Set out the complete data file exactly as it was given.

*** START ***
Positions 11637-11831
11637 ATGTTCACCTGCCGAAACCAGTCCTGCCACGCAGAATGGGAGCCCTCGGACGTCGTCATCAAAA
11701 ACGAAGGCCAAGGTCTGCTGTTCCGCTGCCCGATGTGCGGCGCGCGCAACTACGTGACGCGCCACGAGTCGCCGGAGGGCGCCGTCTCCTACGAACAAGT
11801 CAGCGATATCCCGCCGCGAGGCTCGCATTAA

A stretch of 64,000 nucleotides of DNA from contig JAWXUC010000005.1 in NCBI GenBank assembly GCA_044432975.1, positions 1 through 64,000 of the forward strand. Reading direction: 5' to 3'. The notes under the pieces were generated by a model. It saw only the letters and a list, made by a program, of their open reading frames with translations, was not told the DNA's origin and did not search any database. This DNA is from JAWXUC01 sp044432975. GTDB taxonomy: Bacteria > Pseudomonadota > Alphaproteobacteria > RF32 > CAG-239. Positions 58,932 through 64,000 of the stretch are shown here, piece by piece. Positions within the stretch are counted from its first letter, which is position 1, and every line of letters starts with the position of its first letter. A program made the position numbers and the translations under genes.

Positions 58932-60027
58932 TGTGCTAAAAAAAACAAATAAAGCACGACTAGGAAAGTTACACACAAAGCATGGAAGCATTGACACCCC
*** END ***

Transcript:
Positions 11637-11831
11637 ATGTTCACCTGCCGAAACCAGTCCTGCCACGCAGAATGGGAGCCCTCGGACGTCGTCATCAAAA
11701 ACGAAGGCCAAGGTCTGCTGTTCCGCTGCCCGATGTGCGGCGCGCGCAACTACGTGACGCGCCACGAGTCGCCGGAGGGCGCCGTCTCCTACGAACAAGT
11801 CAGCGATATCCCGCCGCGAGGCTCGCATTAA

A stretch of 64,000 nucleotides of DNA from contig JAWXUC010000005.1 in NCBI GenBank assembly GCA_044432975.1, positions 1 through 64,000 of the forward strand. Reading direction: 5' to 3'. The notes under the pieces were generated by a model. It saw only the letters and a list, made by a program, of their open reading frames with translations, was not told the DNA's origin and did not search any database. This DNA is from JAWXUC01 sp044432975. GTDB taxonomy: Bacteria > Pseudomonadota > Alphaproteobacteria > RF32 > CAG-239. Positions 58,932 through 64,000 of the stretch are shown here, piece by piece. Positions within the stretch are counted from its first letter, which is position 1, and every line of letters starts with the position of its first letter. A program made the position numbers and the translations under genes.

Positions 58932-60027
58932 TGTGCTAAAAAAAACAAATAAAGCACGACTAGGAAAGTTACACACAAAGCATGGAAGCATTGACACCCC